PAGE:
The JBL Cinema Base is a likable sound base that offers easy hookup and packs a home-theater punch.
The speakers in your typical flatscreen TV have become sort of like the free toy in a box of corn flakes. They're usually an afterthought, so to get decent audio you'll need to buy a sound bar or some other speaker set instead.
The problem is, sound bars can be impractically tall if you're not planning to wall-mount your TV. A sound base solves this problem by acting as the base for your TV -- you just set your set atop it. They run about $350 in the US, £300 in the UK and around AU$600 in Australia. If you're paying around that much, there are plenty of good options available; the Sony HT-XT1 comes to mind for a start. While not quite as accomplished as that unit, the JBL Cinema Base is a plucky little speaker with plenty to offer.
The JBL is well-built, easy to set up, and has surprisingly deep bass for such a compact unit. But it's not without its downsides. Firstly, the Bluetooth implementation is pretty bad, and the addition of an HDMI output without offering an HDMI input or an onscreen display is kind of perplexing. Also, while it can go loud, it's already bright sound can become steely and unpleasant if pushed too hard. Despite these faults, the JBL Cinema Base is a solid entrant in the under-your-TV sweepstakes, especially if you love bass.
The Cinema Base is seemingly small as far as speaker bases go, but it's still a little larger than the Vizio S2121w-D0 . JBL claims the base will support televisions up to 60 inches in screen size on its 23.6-inch-wide and 15.8-inch deep top. Just make sure your TV's stand isn't bigger than the Cinema Base itself. Even if they technically fit, bigger TV stands like the one on our 55-inch Panasonic ST60 (above) look a bit more precarious than they do on bigger bases like the Pioneer SP-B03.
The front of the speaker features an attractive curved grille and above it sit the controls and "display." Like many other speakers at this price, the chosen input indicator is a color-coded LED rather than a readout.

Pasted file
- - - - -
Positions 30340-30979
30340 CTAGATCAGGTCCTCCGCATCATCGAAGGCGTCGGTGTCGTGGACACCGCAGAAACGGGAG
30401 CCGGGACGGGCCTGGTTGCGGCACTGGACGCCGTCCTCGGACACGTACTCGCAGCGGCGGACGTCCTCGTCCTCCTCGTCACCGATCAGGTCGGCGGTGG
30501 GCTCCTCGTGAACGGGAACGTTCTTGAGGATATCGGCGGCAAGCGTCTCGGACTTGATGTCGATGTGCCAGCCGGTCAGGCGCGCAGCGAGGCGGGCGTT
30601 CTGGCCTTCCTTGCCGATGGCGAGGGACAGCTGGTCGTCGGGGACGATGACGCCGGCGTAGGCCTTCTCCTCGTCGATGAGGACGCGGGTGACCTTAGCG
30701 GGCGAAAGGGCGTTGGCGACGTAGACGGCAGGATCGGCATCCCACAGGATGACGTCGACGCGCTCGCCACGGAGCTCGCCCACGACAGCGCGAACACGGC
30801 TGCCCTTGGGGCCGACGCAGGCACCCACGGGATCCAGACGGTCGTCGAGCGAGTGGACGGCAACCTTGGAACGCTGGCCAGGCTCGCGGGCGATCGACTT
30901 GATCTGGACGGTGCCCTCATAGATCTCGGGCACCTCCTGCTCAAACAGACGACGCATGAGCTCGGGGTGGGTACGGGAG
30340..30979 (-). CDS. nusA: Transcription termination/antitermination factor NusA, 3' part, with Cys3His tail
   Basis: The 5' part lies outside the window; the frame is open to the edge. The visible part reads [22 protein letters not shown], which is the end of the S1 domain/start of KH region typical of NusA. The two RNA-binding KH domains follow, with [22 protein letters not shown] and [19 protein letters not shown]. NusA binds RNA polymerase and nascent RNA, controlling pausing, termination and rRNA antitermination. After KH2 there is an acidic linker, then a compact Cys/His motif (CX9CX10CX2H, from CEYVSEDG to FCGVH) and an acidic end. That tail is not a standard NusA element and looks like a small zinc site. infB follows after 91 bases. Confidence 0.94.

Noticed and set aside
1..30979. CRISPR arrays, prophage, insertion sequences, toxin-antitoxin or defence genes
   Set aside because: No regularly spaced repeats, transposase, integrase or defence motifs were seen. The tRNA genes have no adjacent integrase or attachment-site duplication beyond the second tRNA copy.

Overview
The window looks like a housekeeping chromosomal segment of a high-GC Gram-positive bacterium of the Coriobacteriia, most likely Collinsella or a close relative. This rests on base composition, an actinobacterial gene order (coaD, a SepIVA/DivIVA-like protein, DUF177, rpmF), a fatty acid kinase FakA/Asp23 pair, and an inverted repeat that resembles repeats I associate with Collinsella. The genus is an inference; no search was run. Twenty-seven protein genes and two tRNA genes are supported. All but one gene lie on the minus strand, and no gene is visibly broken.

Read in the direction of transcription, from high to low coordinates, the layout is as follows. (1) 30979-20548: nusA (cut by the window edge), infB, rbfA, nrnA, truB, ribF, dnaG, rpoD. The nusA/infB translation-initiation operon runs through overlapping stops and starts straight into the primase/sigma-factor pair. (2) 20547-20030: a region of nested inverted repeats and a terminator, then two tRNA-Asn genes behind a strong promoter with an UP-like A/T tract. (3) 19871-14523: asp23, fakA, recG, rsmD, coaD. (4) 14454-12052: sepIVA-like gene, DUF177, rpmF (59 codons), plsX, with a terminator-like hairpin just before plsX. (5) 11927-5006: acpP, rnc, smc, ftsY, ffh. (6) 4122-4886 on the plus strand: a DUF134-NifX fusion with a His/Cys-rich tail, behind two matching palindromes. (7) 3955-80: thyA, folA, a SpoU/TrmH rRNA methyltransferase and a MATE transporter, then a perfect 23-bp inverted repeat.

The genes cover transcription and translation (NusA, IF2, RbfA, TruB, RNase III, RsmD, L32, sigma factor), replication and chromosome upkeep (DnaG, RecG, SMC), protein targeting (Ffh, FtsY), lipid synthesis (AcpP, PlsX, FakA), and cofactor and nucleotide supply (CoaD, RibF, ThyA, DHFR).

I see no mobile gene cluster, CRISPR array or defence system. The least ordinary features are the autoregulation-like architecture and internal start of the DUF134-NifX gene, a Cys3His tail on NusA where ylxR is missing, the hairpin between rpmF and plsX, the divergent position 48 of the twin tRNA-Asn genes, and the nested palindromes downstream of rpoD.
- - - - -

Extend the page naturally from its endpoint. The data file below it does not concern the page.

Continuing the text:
The JBL includes a remote, which handily comes with a separate bass control (usually these type of devices crank the bass too loudly by default). It's not much chop otherwise. All of the buttons are smooshed together, with seemingly little rhyme or reason. Hopefully you have an alternate way to control the Base, like with a universal remote, cable box or TV clicker.
Though the Cinema Base includes an HDMI output, there is no onscreen display.
The JBL Cinema Base is part of a growing form of sound bar that lets you place your TV on top of it and is presented as a single unit without a subwoofer. Instead of a sub it includes two 3.5-inch bass drivers in addition to dual 2.5-inch full-range drivers. These help the Cinema Base to deliver a claimed 45Hz - 20kHz frequency response.
The speaker supports Dolby Digital soundtracks -- though not DTS -- and comes with a couple of extra processing modes, including a virtual surround mode called Harman Display Surround mode and a "night time" mode called Harman Volume. Like other modes of this kind, the latter is designed to compress the dynamic range of soundtracks so commercials aren't too loud and explosions won't wake your loved ones.
The JBL is the first speaker product we have seen that includes an HDMI output but no HDMI input. This "output" uses HDMI ARC -- which is a two-way HDMI channel -- so it can broadcast anything playing via the onboard tuner or smart TV of your display. If you want to hear anything from a cable box or other external HDMI device, you'll need to use the base's optical cable input.